Asian Women for Health Logo

AWFH

Asian Women for Health is a non-profit organization that works to improve access to healthcare for Asian women in America.

Project Lotus Logo

Project Lotus

This group works to reduce the stigma of mental illness and addiction among Asian Americans while also offering solutions.

Recovery Dharma Global Logo

Recovery Dharma

This is a Buddhist-inspired addiction recovery fellowship hosting meetings online each day.

Learning from our Past & Changing the Future

Short History of Substance Use in the AAPI Community

Historically, Asian Americans experience some of the lowest rates of substance use. However, when they are struggling with an addiction, they are more likely to hide their abuse and not speak about their addiction. 

It is estimated that close to 10% of Asian Americans aged 12 or older have used illicit drugs in the past year. Asian Americans are also more likely to turn to loved ones or religious leaders rather than professional treatment services.

Within Asian culture, cultural stigma and shame exacerbate the hidden nature of mental health issues. If an individual does not access the help they need, they will seek other ways to cope and numb the pain they are experiencing.

Unfortunately, data pertaining to addiction among Asian Americans have only been collected by various state agencies since the 1990s. The lack of data has made it challenging to advocate for federal, state, or county funds for treatment and addiction services specific to this community.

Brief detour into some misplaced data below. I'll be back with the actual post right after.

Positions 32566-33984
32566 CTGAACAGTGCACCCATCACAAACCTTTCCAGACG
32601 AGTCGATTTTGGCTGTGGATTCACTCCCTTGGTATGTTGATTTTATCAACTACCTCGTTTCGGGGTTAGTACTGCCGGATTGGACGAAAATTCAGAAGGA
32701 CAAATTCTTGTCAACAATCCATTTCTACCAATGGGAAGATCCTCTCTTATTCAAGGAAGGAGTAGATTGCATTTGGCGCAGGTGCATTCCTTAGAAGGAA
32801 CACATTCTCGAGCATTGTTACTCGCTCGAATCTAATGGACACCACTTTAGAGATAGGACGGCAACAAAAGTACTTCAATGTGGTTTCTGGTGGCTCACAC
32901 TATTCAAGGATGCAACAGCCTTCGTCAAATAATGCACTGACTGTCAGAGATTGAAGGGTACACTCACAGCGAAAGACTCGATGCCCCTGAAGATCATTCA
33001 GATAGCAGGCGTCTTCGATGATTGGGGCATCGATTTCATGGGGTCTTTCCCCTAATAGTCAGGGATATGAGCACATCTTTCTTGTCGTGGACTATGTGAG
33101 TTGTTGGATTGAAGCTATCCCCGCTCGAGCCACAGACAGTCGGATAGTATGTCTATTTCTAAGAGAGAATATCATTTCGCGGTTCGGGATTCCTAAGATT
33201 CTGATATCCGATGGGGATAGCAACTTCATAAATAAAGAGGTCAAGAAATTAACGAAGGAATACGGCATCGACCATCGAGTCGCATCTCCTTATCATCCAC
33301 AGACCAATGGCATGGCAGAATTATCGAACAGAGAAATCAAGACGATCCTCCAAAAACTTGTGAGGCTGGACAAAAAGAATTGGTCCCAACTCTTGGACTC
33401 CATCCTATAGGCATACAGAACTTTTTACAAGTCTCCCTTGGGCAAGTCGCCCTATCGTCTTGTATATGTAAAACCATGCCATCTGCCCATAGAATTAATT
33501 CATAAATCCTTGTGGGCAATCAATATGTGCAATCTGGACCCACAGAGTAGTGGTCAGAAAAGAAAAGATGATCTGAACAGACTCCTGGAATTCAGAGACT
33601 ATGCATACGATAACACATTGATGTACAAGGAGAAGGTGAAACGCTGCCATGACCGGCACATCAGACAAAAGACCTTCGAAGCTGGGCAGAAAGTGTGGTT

Asian Americans have also had to deal with the “model minority myth,” a term coined in the 1960s by a New York Times story. The article referred to a set of stereotypes that Asians can achieve high levels of education and socioeconomic status more than other communities of people.

Decades of the model minority myth lead to stigma and shame for not living up to specific standards, whether spoken or unspoken.

Asian Americans have consistently been a marginalized community. Many families and individuals have had to struggle with racism and being identified as non-American, which leads to a more profound negative impact on their mental health.

Historically, mental health issues are overlooked within Asian communities, which means substance abuse disorders are also overlooked.

Making a Positive Change in the Future​